I’ve been enjoying one of my Christmas presents–a book entitled The Wine Bible by Karen MacNeil. This is well written, fun and very unpretentious.
The author tells of an experiment she conducts at the beginning of wine classes she teaches. She has her students try 2 different glasses of red wine, A & B, and the same with white wine. Her students will have definite favorites, with explanations about why they prefer one over the other. After lengthy discussions about what they each like and dislike about the different reds and different whites, Ms. MacNeil reveals that there were only 2 wines, one red, one white. What made them seem different was the serving temperature.
She states: “The perception of alcohol, acidity, fruitiness, and balance are all influenced by a wine’s temperature. Temperature, in fact, can make the difference between enthusiasm and apathy for the same wine.”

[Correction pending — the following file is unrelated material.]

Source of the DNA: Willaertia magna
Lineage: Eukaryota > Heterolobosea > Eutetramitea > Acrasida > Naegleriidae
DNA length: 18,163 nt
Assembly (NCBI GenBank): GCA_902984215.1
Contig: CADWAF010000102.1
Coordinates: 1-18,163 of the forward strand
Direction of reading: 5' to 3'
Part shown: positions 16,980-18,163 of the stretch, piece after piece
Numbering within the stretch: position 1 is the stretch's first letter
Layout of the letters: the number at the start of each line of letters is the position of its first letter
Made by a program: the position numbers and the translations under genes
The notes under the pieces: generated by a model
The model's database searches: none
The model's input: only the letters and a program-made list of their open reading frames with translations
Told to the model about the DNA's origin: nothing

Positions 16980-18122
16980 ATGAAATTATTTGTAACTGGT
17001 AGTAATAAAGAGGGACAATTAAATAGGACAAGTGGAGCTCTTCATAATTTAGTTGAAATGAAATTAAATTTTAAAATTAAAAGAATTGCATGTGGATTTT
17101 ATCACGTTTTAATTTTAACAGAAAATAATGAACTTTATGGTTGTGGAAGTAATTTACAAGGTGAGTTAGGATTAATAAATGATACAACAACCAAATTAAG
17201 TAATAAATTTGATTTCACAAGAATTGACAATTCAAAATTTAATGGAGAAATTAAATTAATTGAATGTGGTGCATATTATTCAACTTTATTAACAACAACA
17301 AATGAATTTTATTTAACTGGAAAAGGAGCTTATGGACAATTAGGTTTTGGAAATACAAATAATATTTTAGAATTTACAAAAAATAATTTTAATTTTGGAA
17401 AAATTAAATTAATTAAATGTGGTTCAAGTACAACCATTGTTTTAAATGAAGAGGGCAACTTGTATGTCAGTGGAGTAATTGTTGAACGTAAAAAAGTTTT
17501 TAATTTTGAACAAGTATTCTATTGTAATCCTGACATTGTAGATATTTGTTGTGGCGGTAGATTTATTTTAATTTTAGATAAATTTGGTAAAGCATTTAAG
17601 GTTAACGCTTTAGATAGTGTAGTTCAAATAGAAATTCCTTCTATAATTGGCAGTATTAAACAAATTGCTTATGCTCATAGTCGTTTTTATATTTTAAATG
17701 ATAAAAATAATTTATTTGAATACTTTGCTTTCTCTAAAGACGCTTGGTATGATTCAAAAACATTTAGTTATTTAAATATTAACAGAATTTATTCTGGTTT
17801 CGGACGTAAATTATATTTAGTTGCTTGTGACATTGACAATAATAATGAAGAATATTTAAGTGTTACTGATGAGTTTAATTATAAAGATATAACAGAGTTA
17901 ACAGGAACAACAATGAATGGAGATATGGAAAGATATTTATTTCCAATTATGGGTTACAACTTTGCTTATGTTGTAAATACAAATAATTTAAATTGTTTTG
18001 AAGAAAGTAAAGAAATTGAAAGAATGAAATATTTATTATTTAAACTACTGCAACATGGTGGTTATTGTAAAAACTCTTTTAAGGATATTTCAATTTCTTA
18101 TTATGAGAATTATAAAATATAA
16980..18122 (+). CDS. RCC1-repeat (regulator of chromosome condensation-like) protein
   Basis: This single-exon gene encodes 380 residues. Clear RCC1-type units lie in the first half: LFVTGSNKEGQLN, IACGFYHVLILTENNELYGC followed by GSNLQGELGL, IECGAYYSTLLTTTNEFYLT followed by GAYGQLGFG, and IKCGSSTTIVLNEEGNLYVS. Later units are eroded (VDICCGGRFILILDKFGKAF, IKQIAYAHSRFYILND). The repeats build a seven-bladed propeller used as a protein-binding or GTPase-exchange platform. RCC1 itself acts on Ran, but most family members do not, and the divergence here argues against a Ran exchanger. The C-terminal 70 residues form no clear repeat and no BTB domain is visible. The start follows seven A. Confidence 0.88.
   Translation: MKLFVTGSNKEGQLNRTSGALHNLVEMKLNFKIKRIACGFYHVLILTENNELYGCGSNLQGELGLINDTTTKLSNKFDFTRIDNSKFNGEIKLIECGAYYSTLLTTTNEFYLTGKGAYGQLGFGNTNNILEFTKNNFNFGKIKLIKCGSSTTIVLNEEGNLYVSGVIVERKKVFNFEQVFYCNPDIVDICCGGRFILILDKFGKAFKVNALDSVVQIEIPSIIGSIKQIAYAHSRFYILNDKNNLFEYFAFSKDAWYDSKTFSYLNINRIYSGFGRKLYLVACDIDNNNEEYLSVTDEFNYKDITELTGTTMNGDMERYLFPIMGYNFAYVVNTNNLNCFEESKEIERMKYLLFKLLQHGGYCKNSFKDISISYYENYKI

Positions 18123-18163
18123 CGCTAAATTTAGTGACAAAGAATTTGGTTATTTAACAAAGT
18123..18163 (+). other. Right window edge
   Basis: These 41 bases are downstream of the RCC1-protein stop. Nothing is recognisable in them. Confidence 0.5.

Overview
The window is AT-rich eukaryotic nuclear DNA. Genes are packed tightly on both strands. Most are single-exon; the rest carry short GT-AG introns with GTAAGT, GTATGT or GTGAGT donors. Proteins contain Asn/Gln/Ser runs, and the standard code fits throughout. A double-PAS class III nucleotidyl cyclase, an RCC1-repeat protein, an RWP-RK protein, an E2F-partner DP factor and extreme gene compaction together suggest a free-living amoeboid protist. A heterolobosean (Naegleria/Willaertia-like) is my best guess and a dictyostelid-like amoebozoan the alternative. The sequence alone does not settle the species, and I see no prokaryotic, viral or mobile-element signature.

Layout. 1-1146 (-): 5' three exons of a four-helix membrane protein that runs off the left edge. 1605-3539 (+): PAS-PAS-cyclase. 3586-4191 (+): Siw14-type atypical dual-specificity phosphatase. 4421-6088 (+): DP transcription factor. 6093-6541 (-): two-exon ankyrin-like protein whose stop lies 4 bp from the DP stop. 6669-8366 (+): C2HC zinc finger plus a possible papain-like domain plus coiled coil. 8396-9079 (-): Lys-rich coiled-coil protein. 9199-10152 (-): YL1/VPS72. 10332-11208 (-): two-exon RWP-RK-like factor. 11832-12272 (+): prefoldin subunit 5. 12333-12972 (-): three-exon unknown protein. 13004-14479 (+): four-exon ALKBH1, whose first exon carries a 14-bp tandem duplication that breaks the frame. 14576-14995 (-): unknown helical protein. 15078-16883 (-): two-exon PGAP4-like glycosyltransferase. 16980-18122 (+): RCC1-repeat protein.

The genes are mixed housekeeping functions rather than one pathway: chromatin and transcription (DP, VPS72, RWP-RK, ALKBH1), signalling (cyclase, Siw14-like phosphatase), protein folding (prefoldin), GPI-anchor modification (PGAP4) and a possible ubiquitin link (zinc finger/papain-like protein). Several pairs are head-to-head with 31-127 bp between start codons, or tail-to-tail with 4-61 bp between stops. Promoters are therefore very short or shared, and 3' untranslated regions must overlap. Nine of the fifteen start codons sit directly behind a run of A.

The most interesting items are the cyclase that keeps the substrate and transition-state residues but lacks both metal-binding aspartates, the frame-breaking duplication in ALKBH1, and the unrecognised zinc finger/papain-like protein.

If a white wine is too cold, it becomes tasteless (a cheap trick for serving cheap wine!) Too warm, and a white wine tastes course. A red wine served cold tastes “thin,” and if too warm, tastes too alcoholic.
What’s a person to do??? First of all, don’t drink a white wine straight from the refrigerator–let it warm up just a tad. To get the best from your bottle of red wine, it should be chilled in an ice bucket for just a few minutes to bring out the best flavor. There is always an exception, though, isn’t there? In this case, it is with Beaujolais–chill it as you would a white wine to bring out the fruity flavor.
Now, don’t you want to experiment on your friends???